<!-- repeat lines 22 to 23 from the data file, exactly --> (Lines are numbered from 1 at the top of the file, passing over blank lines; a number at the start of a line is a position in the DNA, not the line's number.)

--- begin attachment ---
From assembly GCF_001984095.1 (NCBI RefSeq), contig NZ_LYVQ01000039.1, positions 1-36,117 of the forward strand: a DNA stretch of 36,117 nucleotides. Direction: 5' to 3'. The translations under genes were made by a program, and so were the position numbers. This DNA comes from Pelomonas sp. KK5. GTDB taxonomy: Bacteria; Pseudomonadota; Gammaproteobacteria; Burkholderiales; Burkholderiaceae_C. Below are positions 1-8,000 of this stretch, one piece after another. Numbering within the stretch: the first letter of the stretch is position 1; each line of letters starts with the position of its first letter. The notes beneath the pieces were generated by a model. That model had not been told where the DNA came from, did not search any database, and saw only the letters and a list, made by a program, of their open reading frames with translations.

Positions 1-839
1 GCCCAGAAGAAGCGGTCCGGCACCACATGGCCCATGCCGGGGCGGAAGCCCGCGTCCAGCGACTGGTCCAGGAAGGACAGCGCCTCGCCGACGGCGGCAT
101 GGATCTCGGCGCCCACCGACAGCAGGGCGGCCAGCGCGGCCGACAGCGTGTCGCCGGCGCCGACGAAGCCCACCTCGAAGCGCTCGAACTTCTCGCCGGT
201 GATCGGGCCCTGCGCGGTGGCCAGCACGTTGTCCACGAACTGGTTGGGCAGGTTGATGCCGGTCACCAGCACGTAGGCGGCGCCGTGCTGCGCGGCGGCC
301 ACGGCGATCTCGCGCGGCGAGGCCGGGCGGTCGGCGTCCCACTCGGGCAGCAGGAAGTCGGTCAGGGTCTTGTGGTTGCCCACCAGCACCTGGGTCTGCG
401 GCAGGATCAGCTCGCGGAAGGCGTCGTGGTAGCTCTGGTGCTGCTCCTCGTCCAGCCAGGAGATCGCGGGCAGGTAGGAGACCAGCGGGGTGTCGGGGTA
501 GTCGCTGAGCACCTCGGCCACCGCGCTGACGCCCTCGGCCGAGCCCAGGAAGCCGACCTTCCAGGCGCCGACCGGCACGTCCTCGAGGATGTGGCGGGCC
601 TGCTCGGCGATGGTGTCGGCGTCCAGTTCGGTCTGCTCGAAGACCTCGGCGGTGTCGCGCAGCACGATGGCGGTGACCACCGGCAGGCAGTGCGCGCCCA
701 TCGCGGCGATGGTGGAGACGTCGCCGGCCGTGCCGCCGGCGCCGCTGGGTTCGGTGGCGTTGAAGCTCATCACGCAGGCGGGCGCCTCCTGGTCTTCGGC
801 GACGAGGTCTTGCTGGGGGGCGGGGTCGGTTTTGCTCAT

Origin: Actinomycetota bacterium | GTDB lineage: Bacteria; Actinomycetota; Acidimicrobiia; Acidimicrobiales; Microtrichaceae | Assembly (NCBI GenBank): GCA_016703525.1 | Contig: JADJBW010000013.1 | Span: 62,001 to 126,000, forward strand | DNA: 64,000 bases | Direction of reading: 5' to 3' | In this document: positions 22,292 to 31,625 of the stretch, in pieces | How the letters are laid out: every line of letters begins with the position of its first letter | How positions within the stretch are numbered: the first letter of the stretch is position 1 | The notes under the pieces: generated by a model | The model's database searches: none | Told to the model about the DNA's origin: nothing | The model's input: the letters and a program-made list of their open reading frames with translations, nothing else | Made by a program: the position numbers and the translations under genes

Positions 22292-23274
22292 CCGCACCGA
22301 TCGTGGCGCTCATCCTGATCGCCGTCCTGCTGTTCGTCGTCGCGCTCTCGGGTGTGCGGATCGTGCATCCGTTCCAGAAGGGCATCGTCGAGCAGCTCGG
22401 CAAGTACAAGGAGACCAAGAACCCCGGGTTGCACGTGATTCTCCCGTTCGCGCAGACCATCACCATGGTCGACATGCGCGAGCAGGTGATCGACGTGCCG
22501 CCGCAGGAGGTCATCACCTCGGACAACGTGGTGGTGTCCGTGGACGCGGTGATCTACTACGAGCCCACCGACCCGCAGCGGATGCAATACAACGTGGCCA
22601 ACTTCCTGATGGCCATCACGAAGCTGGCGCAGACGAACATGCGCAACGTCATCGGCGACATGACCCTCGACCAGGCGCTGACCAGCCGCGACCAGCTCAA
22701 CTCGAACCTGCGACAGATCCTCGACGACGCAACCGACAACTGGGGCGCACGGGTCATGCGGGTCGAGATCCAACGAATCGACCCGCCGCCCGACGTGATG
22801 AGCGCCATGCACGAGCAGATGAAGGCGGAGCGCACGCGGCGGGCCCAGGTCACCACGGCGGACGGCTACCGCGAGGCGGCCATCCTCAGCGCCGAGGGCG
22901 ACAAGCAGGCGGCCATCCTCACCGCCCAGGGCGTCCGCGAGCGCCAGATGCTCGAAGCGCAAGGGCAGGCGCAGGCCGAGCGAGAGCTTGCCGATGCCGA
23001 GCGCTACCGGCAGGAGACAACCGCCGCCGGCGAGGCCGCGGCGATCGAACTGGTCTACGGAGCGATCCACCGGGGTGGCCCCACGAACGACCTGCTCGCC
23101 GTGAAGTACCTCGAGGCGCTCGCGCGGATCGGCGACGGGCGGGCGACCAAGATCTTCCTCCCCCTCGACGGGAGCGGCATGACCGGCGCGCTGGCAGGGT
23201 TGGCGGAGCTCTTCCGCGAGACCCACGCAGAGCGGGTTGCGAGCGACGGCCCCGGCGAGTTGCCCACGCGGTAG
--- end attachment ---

23001 GCGCTACCGGCAGGAGACAACCGCCGCCGGCGAGGCCGCGGCGATCGAACTGGTCTACGGAGCGATCCACCGGGGTGGCCCCACGAACGACCTGCTCGCC
23101 GTGAAGTACCTCGAGGCGCTCGCGCGGATCGGCGACGGGCGGGCGACCAAGATCTTCCTCCCCCTCGACGGGAGCGGCATGACCGGCGCGCTGGCAGGGT